The UK still ranks close to the bottom of the European Union in its use of renewables. In 2014, it used fossil fuels to produce more than 60 percent of its electricity, half again as much as the E.U. average. The Conservative government plans an 87 percent reduction in subsidies for solar power despite promising after the May election to “unleash a new solar revolution”. Washington Post
A 70 metre test track in Amsterdam embedded with solar panels has generated more than 3000kwh, enough to power a house for a whole year. The result is much better than expected.
The road is made up of rows of crystalline silicon solar cells, encased within concrete and with a translucent layer of tempered glass overlaid. The top layer is dirt-repellent to guarantee maximum exposure to sunlight by keeping the surface clean.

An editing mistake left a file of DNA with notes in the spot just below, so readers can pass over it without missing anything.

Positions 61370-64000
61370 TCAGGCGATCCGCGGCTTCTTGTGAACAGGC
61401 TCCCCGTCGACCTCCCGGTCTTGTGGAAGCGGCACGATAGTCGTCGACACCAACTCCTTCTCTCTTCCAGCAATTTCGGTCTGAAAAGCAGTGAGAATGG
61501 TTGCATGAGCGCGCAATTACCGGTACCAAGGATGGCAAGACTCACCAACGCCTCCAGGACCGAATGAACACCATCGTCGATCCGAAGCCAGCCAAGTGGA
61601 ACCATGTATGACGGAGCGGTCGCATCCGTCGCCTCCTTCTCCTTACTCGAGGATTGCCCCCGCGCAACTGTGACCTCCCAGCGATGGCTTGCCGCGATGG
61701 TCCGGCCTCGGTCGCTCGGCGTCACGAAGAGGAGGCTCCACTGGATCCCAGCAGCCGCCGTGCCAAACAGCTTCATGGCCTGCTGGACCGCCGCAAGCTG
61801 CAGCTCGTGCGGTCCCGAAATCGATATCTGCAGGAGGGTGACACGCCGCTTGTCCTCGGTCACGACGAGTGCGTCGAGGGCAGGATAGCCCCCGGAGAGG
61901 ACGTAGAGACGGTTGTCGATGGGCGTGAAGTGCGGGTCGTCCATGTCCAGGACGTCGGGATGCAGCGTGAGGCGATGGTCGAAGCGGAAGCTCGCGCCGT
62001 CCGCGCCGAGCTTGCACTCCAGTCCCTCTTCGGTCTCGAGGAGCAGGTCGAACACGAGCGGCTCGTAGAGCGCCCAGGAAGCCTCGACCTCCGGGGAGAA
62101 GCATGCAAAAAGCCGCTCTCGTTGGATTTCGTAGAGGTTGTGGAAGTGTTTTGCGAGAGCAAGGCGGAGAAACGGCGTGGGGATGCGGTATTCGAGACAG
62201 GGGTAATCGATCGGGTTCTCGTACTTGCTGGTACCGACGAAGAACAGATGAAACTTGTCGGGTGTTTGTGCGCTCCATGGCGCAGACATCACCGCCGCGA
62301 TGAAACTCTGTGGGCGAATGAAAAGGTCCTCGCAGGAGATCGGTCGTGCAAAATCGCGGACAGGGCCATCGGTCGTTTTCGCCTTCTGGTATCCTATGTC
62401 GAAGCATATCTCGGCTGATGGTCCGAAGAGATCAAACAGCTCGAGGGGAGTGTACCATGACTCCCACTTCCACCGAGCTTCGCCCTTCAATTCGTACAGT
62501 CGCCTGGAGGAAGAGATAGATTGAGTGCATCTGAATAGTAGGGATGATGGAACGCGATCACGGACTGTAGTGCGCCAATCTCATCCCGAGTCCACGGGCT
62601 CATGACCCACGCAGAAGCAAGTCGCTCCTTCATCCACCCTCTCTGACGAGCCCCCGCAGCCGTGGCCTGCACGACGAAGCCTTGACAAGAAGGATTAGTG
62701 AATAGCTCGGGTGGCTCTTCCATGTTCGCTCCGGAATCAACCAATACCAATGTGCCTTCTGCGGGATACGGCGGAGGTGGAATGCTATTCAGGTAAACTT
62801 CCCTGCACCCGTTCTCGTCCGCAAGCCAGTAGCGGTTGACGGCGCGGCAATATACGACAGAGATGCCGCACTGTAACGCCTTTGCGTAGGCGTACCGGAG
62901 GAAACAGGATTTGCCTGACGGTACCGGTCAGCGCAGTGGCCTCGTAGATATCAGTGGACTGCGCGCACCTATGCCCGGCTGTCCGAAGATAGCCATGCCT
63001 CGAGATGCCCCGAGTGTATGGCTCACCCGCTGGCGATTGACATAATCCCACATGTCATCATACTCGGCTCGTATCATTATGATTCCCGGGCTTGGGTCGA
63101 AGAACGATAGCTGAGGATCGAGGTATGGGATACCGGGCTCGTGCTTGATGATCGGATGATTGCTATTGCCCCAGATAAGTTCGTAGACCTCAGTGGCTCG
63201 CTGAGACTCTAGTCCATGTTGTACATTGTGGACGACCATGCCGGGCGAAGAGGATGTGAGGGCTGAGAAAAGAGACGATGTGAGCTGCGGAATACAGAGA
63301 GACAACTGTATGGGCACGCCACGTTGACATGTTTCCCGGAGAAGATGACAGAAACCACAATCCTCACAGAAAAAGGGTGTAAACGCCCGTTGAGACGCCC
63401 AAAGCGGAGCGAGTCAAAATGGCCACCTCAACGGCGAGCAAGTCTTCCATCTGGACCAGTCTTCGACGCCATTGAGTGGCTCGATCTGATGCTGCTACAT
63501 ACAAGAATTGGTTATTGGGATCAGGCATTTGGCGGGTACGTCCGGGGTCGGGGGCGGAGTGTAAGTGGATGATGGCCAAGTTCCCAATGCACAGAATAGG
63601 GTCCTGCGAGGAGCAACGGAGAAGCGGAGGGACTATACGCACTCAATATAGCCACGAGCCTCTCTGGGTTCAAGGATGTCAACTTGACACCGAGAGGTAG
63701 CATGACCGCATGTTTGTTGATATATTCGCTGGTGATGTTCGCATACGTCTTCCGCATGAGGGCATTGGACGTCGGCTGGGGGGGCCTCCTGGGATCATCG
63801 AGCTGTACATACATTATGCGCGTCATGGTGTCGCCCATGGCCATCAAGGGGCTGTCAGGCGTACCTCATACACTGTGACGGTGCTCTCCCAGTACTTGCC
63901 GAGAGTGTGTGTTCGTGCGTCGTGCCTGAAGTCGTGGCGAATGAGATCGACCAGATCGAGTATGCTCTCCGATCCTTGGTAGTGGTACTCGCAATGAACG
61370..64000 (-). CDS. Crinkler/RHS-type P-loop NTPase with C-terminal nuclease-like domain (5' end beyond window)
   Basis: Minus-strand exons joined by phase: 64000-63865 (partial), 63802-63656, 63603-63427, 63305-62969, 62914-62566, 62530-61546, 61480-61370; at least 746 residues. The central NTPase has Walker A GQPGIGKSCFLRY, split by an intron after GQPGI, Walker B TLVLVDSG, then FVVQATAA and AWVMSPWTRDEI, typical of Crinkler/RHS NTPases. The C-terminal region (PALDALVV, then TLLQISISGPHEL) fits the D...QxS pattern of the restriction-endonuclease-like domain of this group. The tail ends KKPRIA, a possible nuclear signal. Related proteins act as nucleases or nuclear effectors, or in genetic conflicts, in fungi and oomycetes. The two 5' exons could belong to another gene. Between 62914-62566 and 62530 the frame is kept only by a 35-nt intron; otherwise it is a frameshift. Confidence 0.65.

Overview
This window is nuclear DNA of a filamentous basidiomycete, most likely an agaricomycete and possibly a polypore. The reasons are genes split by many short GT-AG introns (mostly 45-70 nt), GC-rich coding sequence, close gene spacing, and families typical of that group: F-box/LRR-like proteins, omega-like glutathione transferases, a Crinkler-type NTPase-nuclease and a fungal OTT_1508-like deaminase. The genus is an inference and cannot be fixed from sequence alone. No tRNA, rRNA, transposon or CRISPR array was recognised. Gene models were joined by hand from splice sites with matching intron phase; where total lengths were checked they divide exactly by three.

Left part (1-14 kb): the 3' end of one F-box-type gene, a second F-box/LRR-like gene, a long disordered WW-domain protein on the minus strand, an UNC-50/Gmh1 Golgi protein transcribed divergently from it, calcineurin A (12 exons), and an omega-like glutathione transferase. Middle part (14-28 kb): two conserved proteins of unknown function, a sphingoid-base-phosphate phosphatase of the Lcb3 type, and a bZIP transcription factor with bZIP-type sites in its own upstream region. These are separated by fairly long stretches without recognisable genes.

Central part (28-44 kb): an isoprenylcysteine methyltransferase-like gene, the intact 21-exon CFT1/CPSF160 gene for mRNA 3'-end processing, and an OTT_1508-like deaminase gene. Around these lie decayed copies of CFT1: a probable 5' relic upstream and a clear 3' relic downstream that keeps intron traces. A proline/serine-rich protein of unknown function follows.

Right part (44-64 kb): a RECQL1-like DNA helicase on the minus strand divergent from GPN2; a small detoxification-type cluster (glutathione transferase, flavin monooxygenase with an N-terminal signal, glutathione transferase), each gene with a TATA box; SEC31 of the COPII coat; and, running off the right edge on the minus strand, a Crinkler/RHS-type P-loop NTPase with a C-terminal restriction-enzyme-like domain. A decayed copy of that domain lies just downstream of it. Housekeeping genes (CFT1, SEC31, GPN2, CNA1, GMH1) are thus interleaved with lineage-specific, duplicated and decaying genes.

The solar panels are connected to smart meters, which optimise their output and feed the electricity either to street lighting or to the grid.
So far, approximately 150,000 cyclists have ridden over the road and, if trials go well, the companies working on the project are thinking of developing solar panels that could withstand large buses and vehicles.
There is a similar initiative in the US, the Solar Roadways project.